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Despite its name, the surrender won't make you want to give up exercise -- this squat variation actually takes it title from the distinctive hands-up position it puts your body into. Jillian Michaels, certified trainer, celebrity fitness coach and author of books such as вЂњMaking the Cut,вЂќ created this workout, which serves as a body-weight exercise to target lower-body trouble spots.
Begin by standing with your back straight, eyes focused ahead of you, arms raised overhead and feet shoulder-width apart. With your arms still raised, enter a kneeling position, placing your right knee on the ground. From this position, drop your left leg so that your left knee is on the ground, too. Re-enter the starting position, keeping your arms straight up in the air throughout so you're not using them to assist the movement. Repeat the motion, starting with your left leg this time.
The surrender exercise mostly focuses on toning and shaping the trouble-spot muscles of the lower body. This movement engages the lower back, the quad muscles of the anterior thigh and the glutes. In addition to working the lower body, the surrender also engages the muscles of the shoulder, which work to stabilize your raised arms.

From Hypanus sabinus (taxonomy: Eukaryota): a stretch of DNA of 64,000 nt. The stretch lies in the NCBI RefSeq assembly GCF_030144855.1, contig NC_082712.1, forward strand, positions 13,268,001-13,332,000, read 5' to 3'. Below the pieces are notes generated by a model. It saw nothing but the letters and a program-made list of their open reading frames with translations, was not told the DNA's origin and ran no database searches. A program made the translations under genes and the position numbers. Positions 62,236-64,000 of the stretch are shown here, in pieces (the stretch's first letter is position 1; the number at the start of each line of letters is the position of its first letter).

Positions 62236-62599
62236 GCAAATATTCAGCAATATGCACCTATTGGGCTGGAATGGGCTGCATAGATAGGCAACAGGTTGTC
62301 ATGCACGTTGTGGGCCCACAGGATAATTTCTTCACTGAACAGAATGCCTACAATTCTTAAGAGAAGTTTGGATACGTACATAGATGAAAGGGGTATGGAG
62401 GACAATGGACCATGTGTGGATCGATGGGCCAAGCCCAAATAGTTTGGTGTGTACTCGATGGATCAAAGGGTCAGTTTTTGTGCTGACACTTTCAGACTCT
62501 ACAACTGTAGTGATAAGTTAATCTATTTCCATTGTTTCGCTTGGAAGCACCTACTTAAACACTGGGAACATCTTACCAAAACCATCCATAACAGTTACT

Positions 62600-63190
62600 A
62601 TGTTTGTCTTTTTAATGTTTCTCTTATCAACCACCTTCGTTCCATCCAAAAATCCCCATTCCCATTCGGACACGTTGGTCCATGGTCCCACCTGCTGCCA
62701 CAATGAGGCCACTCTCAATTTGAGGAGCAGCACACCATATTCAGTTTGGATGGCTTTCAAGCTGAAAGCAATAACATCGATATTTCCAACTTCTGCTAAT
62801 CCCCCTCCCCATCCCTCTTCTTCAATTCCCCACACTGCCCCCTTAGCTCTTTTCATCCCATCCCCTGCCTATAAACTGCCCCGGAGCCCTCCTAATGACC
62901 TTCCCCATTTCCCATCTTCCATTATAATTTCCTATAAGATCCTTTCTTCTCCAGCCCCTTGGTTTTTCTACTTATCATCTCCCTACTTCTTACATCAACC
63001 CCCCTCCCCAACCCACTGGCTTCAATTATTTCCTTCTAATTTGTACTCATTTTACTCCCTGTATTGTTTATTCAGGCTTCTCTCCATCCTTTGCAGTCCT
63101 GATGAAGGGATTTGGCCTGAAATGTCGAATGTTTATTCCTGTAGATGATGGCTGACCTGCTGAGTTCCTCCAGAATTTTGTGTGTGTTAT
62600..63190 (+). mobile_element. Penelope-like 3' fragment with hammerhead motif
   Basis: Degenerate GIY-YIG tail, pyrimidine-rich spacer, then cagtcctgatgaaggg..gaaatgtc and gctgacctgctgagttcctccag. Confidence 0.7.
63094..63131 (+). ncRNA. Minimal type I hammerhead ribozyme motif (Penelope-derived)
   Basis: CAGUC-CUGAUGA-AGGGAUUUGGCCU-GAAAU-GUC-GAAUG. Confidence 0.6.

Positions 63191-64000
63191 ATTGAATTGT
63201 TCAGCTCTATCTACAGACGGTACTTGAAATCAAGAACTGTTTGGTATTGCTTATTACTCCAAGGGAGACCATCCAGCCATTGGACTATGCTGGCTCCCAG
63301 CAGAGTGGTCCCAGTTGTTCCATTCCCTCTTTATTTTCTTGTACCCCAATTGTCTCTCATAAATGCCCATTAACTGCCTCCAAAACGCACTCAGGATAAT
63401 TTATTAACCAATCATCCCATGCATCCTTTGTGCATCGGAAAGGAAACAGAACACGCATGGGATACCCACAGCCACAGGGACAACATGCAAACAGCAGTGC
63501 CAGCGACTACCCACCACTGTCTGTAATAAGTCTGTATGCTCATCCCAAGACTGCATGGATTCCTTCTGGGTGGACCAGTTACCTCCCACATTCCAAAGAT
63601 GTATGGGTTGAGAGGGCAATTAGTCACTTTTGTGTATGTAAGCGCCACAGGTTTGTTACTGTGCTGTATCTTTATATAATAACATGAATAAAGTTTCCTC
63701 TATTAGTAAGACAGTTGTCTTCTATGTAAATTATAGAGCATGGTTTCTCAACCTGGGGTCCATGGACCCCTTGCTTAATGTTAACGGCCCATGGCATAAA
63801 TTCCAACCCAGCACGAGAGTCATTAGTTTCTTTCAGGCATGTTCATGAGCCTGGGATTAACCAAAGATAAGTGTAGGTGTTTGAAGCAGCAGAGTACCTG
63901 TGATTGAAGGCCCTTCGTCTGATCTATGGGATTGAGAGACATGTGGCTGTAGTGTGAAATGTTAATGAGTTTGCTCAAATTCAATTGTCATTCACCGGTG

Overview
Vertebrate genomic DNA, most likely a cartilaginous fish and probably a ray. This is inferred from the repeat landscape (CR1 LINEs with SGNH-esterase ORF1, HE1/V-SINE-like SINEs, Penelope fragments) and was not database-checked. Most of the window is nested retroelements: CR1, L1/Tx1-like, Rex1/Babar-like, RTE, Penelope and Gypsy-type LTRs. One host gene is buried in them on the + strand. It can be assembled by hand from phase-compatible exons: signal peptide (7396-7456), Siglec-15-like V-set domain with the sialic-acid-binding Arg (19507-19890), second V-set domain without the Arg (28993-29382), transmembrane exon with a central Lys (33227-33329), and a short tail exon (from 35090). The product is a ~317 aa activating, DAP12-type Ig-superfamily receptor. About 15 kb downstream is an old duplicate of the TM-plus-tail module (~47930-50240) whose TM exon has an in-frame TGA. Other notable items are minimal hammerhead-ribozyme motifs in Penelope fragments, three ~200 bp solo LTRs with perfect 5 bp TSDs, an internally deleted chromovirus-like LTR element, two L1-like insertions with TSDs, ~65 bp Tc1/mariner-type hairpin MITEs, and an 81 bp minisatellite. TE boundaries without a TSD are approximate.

In Your Regimen
Jillian Michaels and Fitness magazine recommend doing 10 reps of the surrender at a time, alternating legs with each repetition. Include this exercise as part of your lower-body regimen with other exercises that target similar muscle groups. Bootique Fitness of San Diego recommends practicing this exercise in a circuit alongside squats, burpees, step-ups and plank jacks. American College of Sports Medicine certified trainer Sarah Dubois of Bootique advises practicing three to five of these circuits at a time.
Tips and Considerations
Keep your back straight and arms extended throughout the surrender. Focus on smooth, flowing motion, connecting each movement fluidly, and use an exercise mat to keep your knees safe and padded during surrenders. Allow the muscles worked by surrenders between 24 and 48 hours of recovery before working them again, and always prepare for your lower-body workout with about 10 minutes of light, full-body loosening dynamic exercise, such as jogging or jumping rope.